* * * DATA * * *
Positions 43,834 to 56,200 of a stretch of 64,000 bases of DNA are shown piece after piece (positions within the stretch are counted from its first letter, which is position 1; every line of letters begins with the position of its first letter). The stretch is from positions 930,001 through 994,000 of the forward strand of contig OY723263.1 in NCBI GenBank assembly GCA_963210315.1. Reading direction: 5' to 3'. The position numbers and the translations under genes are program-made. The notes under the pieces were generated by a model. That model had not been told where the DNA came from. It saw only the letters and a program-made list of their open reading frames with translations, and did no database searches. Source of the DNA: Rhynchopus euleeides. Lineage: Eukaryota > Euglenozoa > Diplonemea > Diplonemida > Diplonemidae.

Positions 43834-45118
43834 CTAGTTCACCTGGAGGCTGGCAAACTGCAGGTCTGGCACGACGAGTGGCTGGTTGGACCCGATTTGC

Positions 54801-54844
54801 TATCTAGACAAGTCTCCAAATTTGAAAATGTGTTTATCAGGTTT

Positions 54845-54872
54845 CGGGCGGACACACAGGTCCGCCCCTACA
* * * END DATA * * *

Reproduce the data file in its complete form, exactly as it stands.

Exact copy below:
Positions 43,834 to 56,200 of a stretch of 64,000 bases of DNA are shown piece after piece (positions within the stretch are counted from its first letter, which is position 1; every line of letters begins with the position of its first letter). The stretch is from positions 930,001 through 994,000 of the forward strand of contig OY723263.1 in NCBI GenBank assembly GCA_963210315.1. Reading direction: 5' to 3'. The position numbers and the translations under genes are program-made. The notes under the pieces were generated by a model. That model had not been told where the DNA came from. It saw only the letters and a program-made list of their open reading frames with translations, and did no database searches. Source of the DNA: Rhynchopus euleeides. Lineage: Eukaryota > Euglenozoa > Diplonemea > Diplonemida > Diplonemidae.

Positions 43834-45118
43834 CTAGTTCACCTGGAGGCTGGCAAACTGCAGGTCTGGCACGACGAGTGGCTGGTTGGACCCGATTTGC

Positions 54801-54844
54801 TATCTAGACAAGTCTCCAAATTTGAAAATGTGTTTATCAGGTTT

Positions 54845-54872
54845 CGGGCGGACACACAGGTCCGCCCCTACA